The sun from Friday hid behind a few clouds on Saturday morning and the lightweight class took its time to improve on FP1 times, nevermind FP2, despite six sessions of implicit track cleaning. After the first run of subdued laptimes, Aron Canet showed the way by a modest advantage ahead of Lorenzo Dalla Porta. Despite significant improvements predictably expected, the duo would eventually prove to be the main characters of the morning.
As if anyone needed reminding of just how close the MotoGP field is at the moment, you have to go a very long way down the standings to find the first rider more than a second slower than Jorge Lorenzo, the fastest man on the first day of practice at the Sachsenring. Eighteen riders are within a fraction over nine tenths of a second of each other, with Scott Redding the first over a second away.
It's even closer than that, once you discount Lorenzo's time. The Factory Ducati rider put in a searing lap at the end of FP2 to go fastest, and was over a quarter of a second quicker than second-place man Danilo Petrucci. The gap between Petrucci in second and Johann Zarco in eighteenth was 0.645 seconds. Or approximately two blinks of an eye.
That makes it hard to judge riders by position. A tenth of a second would move you up three or four places; three tenths is the difference between eighteenth and eighth. A small mistake in a single corner could be the difference between being comfortably through to Q2, and going to sleep on Friday night worrying about posting a fast enough time on Saturday morning in FP3. "I needed to make a perfect lap," Red Bull KTM's Pol Espargaro bemoaned his twelfth place, before joking, "or my rivals needed to not make a perfect lap!"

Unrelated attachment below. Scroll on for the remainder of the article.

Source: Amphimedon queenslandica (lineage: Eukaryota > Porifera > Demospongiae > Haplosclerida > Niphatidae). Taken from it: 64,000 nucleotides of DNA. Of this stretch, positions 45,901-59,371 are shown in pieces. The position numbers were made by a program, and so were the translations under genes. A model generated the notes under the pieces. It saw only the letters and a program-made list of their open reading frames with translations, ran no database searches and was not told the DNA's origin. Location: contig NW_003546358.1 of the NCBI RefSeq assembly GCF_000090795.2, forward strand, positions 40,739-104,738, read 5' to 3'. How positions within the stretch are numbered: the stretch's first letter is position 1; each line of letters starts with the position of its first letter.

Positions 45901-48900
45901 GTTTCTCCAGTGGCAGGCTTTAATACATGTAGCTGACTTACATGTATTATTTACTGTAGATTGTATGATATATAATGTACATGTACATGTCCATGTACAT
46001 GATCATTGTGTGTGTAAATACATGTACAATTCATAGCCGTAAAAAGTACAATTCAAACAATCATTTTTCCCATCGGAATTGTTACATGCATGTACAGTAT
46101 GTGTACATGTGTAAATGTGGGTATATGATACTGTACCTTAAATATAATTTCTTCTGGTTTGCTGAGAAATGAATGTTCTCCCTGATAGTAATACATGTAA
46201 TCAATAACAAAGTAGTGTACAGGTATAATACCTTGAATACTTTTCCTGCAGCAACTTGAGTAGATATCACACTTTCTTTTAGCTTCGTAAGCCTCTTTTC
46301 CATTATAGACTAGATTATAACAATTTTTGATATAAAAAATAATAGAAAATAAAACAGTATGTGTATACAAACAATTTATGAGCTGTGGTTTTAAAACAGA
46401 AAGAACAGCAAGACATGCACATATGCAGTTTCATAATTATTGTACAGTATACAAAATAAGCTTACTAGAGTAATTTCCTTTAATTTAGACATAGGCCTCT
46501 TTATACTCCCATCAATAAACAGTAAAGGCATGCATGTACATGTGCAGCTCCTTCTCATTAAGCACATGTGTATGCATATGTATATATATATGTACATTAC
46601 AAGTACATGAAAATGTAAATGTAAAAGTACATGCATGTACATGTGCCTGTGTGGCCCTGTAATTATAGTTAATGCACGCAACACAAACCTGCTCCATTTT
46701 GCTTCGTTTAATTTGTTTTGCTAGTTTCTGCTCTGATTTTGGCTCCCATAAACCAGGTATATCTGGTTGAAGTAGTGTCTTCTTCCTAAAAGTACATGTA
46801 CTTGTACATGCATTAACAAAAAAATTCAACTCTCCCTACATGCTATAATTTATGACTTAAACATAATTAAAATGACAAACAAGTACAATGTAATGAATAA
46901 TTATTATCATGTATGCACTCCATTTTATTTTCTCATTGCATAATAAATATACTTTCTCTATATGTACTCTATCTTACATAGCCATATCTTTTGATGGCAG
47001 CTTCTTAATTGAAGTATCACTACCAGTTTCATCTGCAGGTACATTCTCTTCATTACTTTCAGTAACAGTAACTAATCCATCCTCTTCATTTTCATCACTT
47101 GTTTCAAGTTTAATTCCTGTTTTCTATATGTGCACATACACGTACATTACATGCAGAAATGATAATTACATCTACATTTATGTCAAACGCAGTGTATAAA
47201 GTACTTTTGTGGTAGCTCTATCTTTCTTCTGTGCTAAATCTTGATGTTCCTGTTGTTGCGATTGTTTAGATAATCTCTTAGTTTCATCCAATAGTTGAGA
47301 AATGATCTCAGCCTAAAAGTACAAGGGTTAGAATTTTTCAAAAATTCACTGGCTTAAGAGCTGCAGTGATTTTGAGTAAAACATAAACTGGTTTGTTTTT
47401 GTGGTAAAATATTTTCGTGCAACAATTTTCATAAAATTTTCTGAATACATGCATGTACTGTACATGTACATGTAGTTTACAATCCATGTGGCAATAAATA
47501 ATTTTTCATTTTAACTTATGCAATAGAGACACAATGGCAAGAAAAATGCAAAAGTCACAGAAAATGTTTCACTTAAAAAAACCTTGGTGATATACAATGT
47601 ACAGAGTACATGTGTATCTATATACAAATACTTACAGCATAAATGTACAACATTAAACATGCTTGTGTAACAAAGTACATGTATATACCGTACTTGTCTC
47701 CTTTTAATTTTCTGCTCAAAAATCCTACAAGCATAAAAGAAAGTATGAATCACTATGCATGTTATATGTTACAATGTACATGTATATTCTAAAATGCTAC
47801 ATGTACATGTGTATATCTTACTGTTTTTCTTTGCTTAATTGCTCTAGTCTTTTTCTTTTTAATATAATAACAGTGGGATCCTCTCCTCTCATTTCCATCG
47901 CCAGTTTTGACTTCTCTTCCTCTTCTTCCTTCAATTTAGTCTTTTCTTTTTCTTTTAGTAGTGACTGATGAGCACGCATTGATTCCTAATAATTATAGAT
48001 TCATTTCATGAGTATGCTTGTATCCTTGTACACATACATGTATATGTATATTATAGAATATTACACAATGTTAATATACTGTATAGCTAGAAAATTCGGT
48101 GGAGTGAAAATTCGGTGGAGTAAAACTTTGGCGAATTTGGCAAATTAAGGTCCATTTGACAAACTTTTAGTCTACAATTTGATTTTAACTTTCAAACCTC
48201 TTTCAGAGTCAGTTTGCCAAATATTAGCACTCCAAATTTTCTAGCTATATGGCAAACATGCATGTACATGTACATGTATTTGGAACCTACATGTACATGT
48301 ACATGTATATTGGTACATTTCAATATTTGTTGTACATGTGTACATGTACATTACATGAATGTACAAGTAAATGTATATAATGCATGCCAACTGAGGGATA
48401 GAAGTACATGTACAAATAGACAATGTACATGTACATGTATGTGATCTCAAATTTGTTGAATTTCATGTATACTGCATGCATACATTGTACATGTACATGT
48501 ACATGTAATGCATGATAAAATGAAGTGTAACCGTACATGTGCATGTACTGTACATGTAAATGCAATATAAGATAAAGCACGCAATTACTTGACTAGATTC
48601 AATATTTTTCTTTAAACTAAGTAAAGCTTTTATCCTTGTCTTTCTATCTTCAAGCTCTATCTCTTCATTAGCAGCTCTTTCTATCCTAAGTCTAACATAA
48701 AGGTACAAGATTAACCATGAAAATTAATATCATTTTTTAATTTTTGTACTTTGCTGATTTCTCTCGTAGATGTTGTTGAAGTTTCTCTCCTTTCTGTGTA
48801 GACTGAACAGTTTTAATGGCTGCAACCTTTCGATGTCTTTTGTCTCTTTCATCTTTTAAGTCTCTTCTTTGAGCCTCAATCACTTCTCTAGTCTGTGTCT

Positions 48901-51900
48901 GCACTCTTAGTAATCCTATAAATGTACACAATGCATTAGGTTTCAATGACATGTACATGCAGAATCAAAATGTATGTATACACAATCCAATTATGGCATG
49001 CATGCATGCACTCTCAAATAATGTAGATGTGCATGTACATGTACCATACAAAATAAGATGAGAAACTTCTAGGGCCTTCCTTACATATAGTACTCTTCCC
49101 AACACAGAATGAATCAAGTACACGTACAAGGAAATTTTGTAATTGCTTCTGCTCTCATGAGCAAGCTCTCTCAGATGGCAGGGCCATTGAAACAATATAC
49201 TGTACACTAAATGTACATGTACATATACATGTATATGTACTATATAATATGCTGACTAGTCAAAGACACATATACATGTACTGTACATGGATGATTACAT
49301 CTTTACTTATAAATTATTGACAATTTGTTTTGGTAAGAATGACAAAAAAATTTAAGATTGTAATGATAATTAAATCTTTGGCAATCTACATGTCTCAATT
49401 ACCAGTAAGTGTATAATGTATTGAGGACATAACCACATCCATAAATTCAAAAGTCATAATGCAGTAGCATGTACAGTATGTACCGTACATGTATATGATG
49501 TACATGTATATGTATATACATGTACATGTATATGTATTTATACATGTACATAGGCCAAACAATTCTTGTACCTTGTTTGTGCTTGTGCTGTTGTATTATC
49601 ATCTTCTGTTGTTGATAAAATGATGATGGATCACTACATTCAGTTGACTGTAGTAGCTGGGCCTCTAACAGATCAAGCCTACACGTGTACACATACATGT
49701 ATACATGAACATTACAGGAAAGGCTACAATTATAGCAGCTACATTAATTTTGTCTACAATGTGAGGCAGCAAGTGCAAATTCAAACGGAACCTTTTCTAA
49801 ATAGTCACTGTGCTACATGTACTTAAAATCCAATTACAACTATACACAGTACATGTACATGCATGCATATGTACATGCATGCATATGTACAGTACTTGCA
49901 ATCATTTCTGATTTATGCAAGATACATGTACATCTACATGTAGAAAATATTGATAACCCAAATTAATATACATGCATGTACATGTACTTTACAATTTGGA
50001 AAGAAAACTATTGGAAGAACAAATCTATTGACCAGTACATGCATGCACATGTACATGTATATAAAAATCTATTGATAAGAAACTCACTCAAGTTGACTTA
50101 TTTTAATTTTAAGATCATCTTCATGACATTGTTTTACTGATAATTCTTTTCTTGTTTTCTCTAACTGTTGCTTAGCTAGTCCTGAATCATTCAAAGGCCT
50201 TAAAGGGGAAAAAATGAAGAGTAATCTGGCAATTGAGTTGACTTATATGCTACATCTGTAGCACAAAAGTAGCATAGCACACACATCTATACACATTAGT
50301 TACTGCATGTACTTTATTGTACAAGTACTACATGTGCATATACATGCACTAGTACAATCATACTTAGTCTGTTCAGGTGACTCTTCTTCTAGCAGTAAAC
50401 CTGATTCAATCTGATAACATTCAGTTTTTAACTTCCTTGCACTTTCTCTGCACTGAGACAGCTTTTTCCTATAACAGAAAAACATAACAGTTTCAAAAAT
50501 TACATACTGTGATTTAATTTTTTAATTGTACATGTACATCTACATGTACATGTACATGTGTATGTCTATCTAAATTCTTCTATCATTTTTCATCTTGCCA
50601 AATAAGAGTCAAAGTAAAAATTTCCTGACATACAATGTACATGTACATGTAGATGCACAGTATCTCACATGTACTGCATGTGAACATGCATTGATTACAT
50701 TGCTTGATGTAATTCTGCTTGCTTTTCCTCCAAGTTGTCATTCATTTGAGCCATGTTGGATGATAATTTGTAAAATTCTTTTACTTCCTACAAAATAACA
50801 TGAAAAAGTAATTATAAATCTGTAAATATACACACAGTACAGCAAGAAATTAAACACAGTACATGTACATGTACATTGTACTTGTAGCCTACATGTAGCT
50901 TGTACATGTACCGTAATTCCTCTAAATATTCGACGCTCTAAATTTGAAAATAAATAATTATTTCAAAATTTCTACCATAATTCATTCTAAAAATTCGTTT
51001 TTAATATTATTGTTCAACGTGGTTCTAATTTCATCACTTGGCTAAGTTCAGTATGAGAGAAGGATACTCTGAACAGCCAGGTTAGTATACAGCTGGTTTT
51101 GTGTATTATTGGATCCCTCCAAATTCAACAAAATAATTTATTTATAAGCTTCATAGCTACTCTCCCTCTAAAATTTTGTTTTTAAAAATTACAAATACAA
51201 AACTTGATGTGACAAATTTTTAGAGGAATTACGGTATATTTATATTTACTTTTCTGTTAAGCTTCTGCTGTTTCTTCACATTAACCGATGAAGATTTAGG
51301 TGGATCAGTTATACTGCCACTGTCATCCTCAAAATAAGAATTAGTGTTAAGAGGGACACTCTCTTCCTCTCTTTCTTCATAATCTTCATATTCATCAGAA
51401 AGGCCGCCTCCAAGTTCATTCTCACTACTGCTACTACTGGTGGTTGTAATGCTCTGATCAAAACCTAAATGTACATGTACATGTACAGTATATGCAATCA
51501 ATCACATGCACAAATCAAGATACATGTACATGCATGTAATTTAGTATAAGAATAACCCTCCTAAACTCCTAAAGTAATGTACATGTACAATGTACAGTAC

The final session of the day got underway and Sam Lowes was most eager to get out and post the first solid benchmark of the day. The British rider enjoyed some time in the limelight before the halfway point of the session, when some other familiar faces took their turn at the top, beginning with unfortunate fourth place enthusiast Marcel Schrotter.
Once a red flag cleared in the final ten minutes, the intermediate class riders got another shot to disturb the hierarchy and Xavi Vierge was the first to strike with four minutes left on the clock, the Dynavolt rider holding on to top position despite a spirited charge behind.
A somewhat overcast Sachsenring looked like a much more familiar sight for Marc Marquez, who went under circuit record only three laps into the session, leaving rivals to play catch-up. Not much catch-up was played until the final five minutes, when new rubber has started to be donned throughout the field in an attempt to snatch a top ten position and ideally the crown off the world champion.
Jorge Lorenzo finally dethroned the king in the final two minutes while Marquez was still circulating on used rear rubber and letting his usual Friday strategy unfold, including various tyre options and a save for good measure.
A spread of threatening clouds covered the sky in preparation for the second set of practice sessions, a few subtle drops of rain escaping as the lightweight class kicked off proceedings. Jorge Martin got a chance to set camp at the top of the timesheets before the rain flags came out at the mid point of FP2. Lucky this was not a lengthy respite and Philipp Oettl got another chance to aim for top position, ending the session four hundredths of a second ahead of Tony Arbolino and with Martin another four thousandths of a second back in third, after a late cancelled lap for the Spaniard.
Franco Morbidelli has been forced to withdraw from the German GP at the Sachsenring. The Marc VDS rider was suffering too much pain in his left hand, which he broke in a crash during practice at Assen.